Nicaragua v Mexico, Gold Cup, July 8, 2009
For the majority of the 90s CONCACAF was Mexico’s region. El Tri were far and away the most experienced and talented side in central America and stood alone as the big dog in their part of the world. But much has changed in the last decade, Mexico have regressed while their peers have moved to close the gap, and matches against minnows such as Nicaragua can no longer be dismissed out of hand as resulting in a Mexican win.
The Gold Cup stands as proof of Mexico’s falling stature. While Mexico racked up three Gold Cup titles in the 1990s, El Tri have scooped just one title of the last five Gold Cups played this decade evidencing the trend that the Mexicans have fallen well short of dominating their regional foes in the biennial tournament.
That said, a win in this year’s competition will go some way to restoring self-belief in Mexico, a boost which is hugely in need considering that they sit in fourth place and out of an automatic spot in their World Cup qualifying group.
Despite the low ebb in which El Tri find themselves, backing a Nicaragua win would seem a huge long shot. Mexico cannot expect to simply show up and stroll to a comfortable victory, but manager Javier Aguirre appears to be fully aware of that fact having called up an experienced squad for the tournament.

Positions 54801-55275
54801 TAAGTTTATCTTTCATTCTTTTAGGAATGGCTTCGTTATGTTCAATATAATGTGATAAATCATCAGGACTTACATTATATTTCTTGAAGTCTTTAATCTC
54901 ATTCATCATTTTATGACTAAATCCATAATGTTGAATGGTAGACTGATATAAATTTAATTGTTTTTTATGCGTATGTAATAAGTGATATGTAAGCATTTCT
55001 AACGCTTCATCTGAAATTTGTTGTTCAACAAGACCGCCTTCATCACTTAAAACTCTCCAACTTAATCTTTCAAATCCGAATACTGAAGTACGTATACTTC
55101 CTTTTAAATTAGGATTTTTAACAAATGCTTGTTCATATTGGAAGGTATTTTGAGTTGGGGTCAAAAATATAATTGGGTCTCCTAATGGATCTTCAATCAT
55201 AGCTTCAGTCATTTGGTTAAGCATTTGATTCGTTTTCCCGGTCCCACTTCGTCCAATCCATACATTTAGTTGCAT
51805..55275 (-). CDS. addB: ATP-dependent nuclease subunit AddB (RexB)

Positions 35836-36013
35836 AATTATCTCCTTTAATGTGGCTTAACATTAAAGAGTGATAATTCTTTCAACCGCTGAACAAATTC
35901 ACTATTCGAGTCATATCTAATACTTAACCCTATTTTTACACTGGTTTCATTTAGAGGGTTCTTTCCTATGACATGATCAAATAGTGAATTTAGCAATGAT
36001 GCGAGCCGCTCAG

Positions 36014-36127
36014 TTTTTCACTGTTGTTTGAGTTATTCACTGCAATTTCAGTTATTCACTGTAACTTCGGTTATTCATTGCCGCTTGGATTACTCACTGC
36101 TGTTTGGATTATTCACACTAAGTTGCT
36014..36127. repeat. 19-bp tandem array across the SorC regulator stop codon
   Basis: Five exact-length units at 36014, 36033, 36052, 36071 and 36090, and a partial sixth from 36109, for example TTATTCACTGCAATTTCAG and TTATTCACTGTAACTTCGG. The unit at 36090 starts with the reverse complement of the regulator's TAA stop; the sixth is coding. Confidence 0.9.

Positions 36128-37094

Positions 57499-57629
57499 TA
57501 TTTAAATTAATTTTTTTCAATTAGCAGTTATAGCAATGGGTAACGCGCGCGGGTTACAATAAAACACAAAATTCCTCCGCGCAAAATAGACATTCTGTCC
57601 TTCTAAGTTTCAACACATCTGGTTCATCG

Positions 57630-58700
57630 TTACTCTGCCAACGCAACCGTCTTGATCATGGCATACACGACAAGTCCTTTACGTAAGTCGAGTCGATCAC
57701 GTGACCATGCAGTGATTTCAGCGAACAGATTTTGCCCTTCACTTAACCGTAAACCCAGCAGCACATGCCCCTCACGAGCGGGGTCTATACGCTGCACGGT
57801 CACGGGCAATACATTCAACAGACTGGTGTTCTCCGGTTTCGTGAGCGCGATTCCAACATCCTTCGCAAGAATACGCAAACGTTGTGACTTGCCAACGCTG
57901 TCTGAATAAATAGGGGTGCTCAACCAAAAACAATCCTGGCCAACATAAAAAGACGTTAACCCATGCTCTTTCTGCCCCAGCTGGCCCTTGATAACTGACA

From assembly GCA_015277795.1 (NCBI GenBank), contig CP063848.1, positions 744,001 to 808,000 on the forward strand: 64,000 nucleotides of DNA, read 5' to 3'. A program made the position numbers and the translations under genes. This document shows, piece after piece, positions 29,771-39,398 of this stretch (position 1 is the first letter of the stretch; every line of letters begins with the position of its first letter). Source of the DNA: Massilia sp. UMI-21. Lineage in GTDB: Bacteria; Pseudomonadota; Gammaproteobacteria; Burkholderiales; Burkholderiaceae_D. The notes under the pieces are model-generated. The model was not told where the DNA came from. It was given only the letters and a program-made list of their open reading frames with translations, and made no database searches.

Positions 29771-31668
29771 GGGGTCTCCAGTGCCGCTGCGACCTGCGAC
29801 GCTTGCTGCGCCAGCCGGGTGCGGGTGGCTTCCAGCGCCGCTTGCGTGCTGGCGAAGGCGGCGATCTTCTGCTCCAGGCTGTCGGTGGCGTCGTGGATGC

30-year-old Gerardo Torrado, a two-time World Cup veteran with almost 100 international matches under his belt, has been drafted into the squad in order to provide the defensive steel in from of the Mexican backline. Elsewhere, 29-year-old Omar Bravo and 32-year-old Guillermo Franco have both been included in the competition to add further experience and professionalism aimed at leading Mexico to the title.
Aguirre has made sure though to balance his squad with fresh blood. Puebla midfielder Luis Miguel Noriega will be looking to add to his two caps while 26-year-old centre-back Edgar Duenas will be looking to make himself into a mainstay in the international arena at the heart of the defence.
Then, adding the sparkle up-top, all eyes will focus on Arsenal’s Carlos Vela and Tottenham’s Giovani Dos Santos. Unfortunately for the two youngsters, much will be expected of them if Mexico are to make the final. While this could become the making of the young talents, failure would leave huge question-marks over the future of Mexican football.
Ranked a lowly 135th in the Fifa table, just behind Botswana and one place above Niger, sit Nicaragua, for whom this will be there first ever match in the Gold Cup. Unfortunately we know nothing about the state of football in Nicaragua, but if they manage to pull off a victory then without question this match will be one of the biggest upsets in football history.
101predicts: Nicaragua 0 – Mexico 2